Life with ADHD has its ups and downs. One day it’s smooth sailing, and the next, it’s rough seas.
ADHD is not a “behavior problem” or “discipline problem”. ADHD is a medical disorder in which genetic, neurological, nutritional and environmental factors imbalance the brain, causing imbalanced behavior.
Big three common ADHD trait:
Inattentive: Unable to put brakes on distractions.
Impulsive: Unable to put brakes on thoughts.
Hyperactive: unable to put brake on acting upon distractions and thoughts.
For the ADHD child it is very difficult to create balance in any activity, behavior and thoughts. They lived in the extreme of any behavior. For example: He or she might be super fun, super frugal, super extravagant or super slothful.
ADHD is diagnosed when there is a combination of 6 symptoms from two main groups. According to American Psychiatric Association (2013), these groups relate to “Inattentive” symptoms and “Hyperactive-Impulsive” symptoms.
Within the inattentive group, you might see characteristics like:
- a lack of attention to detail,
- disorganised work and behaviour,
- difficulty listening and concentrating,
- difficulty finishing tasks, distractibility
- losing and forgetting things.
Within the hyperactive-impulsive group of symptoms, you may see:
- difficulty sitting still,
- avoiding leisurely play,
- talking excessively,
- difficulty waiting their turn or interrupting others. (American psychiatric association, 2013)
OCCUPATIONAL THERAPY TREATMENT:
The primary goal of Occupational Therapy is to enable people to participate in the activities of everyday life (Wfotorg, 2015).
For kids with ADHD, OT does this in 2 main ways: Remedial and Adaptive strategies.
Remedial strategies aim to restore an impaired capacity.
Inner core strength:
This is not just our ability to do sit-ups. Here we are looking at how kids use their stabiliser muscles. These muscles help them to sit still, breathe effectively and stay in one place for an extended period of time.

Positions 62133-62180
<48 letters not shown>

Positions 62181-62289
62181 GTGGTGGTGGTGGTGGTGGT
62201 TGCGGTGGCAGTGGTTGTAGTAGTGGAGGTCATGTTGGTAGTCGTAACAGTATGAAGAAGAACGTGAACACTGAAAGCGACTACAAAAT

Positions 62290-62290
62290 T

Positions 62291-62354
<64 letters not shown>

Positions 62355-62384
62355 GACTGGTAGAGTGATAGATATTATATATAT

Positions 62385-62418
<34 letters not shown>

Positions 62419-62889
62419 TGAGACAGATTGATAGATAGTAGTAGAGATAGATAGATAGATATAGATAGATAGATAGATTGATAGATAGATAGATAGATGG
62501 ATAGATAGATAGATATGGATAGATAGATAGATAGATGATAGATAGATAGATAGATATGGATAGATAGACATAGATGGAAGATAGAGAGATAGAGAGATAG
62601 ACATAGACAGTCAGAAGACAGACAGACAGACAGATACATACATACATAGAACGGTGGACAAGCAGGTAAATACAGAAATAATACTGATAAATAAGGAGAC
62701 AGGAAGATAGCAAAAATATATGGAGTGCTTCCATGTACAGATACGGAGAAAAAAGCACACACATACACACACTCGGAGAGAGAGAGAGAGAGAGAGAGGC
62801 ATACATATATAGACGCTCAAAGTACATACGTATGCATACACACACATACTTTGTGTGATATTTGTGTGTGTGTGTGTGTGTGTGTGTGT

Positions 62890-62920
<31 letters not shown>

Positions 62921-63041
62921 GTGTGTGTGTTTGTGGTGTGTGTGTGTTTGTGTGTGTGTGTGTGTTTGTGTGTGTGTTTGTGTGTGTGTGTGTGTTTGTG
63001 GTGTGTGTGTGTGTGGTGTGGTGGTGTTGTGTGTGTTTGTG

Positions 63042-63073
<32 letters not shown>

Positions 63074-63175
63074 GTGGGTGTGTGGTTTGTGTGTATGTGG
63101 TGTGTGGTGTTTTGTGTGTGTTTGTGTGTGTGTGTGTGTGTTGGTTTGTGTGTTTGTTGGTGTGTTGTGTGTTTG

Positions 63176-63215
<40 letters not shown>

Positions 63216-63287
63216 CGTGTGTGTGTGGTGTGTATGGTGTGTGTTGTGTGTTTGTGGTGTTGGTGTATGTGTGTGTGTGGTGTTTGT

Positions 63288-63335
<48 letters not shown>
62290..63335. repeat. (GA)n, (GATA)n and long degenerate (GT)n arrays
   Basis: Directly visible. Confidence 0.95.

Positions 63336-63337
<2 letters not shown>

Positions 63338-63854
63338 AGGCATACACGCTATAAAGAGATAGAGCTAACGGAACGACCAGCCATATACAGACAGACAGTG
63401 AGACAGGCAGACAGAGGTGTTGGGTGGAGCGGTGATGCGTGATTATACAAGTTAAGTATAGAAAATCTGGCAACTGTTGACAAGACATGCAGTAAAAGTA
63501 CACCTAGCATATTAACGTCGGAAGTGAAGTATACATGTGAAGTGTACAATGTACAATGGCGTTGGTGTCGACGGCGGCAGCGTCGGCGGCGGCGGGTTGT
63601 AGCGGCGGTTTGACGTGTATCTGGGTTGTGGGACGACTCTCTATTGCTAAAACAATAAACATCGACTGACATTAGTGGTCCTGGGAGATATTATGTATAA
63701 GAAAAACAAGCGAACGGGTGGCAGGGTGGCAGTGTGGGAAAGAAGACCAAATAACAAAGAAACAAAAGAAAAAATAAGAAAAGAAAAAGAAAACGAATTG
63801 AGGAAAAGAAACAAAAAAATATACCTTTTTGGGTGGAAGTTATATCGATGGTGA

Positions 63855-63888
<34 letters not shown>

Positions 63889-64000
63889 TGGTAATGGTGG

This skill impacts on how much the sounds, visual aspects and smells in the environment impact your child’s ability to concentrate. Sensory processing also influences how much movement your child needs through the day to get to a “just-right” level to be able to focus. It even makes a difference to how your child sequences and organises their day and how they use their eyes to focus on one place without getting distracted.
Adaptive strategies re-establish routines and habits, or teach skills or strategies to cope with difficulties (Radomski & Trombly Latham, 2013).
Diaries, schedules, reminders, lists and organising tools
One of the most difficult things for children with ADHD/ADD is to remain organised. Difficulties in this area can be disheartening and incredibly frustrating for children and parents alike. It also often has significant negative influences on self-esteem. Your OT can help you to find organising tools that may help your child to reach their potential.
Breaking tasks down into steps
Kids and adults with ADD/ADHD often find it difficult to know where to start, which steps to take next and how to problem solve a task to the point of completion. OTs can help children to practice this skill to improve their ability to implement it in other environments.
“Always remember that pills don’t teach skills.”